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A perfect day at Muir Beach

Today I have breathed in long, cool draughts of what I want most: time. I walked so slowly through the gardens, so slowly that the local doe and her two fawns didn’t even lift their heads or bat their long lashes as I passed by them, so slowly that the tribe of quail continued pecking at the ground, did not flutter away as I moved among them. There is so much to see, smell, and touch.

Colors and curves, pistils and stamens, pollen and bees, here a tendril of bright purple sweet pea, there a bush of lavender next to a thicket of fragile saffron-colored petals quivering in the chill wind. Here a tree whose tiny pale pink blossoms smell to me like honey; there a tree with copper satin bark bound round it like ribbon and a shrine to Jizo at its base. Next to that is a stand of bamboo, and next to that are the makeshift tables full of small black plastic pots, kind Carolyn’s dominion.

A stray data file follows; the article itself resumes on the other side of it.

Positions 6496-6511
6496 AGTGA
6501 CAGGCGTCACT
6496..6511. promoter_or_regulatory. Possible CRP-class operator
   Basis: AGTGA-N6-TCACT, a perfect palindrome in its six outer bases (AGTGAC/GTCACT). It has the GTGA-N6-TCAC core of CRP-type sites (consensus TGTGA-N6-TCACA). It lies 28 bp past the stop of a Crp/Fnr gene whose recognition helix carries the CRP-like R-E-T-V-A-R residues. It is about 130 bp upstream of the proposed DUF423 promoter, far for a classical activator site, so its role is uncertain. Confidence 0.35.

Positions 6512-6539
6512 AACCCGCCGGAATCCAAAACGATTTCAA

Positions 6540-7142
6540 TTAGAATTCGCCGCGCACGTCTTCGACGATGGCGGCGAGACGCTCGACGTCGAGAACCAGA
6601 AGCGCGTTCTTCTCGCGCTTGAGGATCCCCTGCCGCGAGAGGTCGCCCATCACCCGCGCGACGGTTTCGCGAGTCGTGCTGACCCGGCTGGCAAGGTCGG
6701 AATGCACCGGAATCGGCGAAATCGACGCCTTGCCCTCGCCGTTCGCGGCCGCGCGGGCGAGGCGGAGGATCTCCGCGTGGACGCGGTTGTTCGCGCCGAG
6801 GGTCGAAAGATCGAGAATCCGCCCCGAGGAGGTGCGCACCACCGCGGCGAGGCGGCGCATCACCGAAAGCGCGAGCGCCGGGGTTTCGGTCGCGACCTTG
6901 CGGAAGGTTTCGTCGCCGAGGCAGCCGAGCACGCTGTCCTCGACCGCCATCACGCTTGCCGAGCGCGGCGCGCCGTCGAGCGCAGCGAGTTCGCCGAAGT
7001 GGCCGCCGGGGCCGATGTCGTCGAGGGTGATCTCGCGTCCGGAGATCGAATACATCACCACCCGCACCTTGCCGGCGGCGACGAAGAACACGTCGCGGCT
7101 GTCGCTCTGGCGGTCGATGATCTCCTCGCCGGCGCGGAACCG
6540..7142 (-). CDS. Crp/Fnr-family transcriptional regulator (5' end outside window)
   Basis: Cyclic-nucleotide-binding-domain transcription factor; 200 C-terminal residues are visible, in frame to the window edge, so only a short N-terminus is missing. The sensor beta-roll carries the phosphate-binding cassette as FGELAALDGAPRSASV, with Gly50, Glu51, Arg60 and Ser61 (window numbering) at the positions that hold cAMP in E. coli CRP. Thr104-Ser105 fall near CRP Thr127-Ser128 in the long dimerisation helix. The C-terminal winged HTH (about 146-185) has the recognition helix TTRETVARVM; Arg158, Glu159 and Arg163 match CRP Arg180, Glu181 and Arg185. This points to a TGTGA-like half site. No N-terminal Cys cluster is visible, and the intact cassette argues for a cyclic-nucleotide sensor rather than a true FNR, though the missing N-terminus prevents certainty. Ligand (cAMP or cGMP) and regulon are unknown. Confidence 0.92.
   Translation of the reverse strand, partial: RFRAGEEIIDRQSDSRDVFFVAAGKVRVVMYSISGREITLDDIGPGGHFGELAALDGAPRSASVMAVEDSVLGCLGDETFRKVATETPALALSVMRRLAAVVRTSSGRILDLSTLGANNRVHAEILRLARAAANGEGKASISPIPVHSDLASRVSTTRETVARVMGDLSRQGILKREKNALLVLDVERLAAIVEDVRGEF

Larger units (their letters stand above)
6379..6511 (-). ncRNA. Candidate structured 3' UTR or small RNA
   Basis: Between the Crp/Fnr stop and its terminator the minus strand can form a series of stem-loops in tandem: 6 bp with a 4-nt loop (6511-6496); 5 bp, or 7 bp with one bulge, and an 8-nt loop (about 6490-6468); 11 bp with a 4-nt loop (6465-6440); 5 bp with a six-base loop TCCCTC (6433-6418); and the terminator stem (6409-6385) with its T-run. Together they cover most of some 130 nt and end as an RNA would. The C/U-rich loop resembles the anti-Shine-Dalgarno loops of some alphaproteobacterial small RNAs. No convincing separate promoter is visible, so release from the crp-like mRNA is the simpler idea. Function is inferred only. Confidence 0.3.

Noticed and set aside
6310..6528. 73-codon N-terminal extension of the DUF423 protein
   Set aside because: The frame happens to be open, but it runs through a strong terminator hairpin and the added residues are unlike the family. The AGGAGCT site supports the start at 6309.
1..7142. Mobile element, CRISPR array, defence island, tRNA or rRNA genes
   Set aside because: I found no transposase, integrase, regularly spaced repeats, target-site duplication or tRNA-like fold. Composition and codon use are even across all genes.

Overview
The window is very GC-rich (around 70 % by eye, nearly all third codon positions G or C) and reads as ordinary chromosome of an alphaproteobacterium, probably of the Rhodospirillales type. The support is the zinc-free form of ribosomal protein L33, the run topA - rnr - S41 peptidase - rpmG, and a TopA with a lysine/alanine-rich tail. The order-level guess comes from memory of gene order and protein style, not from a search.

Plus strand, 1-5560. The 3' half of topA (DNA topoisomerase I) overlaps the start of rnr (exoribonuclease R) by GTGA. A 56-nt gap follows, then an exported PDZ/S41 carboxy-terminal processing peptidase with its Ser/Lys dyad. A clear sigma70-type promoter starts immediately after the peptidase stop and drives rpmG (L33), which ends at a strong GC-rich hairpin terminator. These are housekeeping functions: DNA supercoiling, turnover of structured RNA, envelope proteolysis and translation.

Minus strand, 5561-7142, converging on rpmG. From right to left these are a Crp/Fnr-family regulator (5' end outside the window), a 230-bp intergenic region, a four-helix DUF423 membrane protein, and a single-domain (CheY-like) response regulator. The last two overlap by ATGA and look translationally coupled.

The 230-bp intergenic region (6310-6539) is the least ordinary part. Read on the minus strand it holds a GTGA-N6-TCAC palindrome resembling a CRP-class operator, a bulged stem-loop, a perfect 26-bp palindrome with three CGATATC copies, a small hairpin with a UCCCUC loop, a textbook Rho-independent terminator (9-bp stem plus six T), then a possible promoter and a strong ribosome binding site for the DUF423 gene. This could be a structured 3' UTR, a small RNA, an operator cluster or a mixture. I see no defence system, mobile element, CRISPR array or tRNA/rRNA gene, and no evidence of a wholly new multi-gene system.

My baby toes on both feet are blistered, which aids in slowing me down to this poet’s pace. This is the way M’e Mpho climbs hills in the Maluti Mountains of Lesotho: one half-foot’s length at a time. Only her eyes are quick travelers, taking in, at one cut, a valley with two ancient villages whose families’ histories she knows by heart, a cliff where a boy once died of snakebite, the washing on M’e Malebohang’s line, and the gossip that can be made of it. I walk like an old woman with much joy in the time it takes me. I have no destination, though I know that when I get to Muir Beach I will have reached the western limits of this world.

Sitting in the Green Gulch library this morning, waiting while my laundry spun in the machine, I picked up The Wisdom Anthology of North American Buddhist Poetry, edited by Andrew Schelling, and there I thumbed to Jane Hirshfield’s “Studying Wu Wei, Muir Beach.” In that poem Hirshfield tells a horse story. A pasture with four hourses, ringed with thistles and blackberries, lies between the gardens of Green Gulch and Muir Beach. I have passed those horses three times now. So here am I near Muir Beach, on my summer vacation, reading Jane Hirshfield’s poem about reading Wu Wei at Muir Beach. When I opened my email, there was a message from AE, sending me a poem by Jane Hirshfield. Life loops around and ties sweet bows around itself.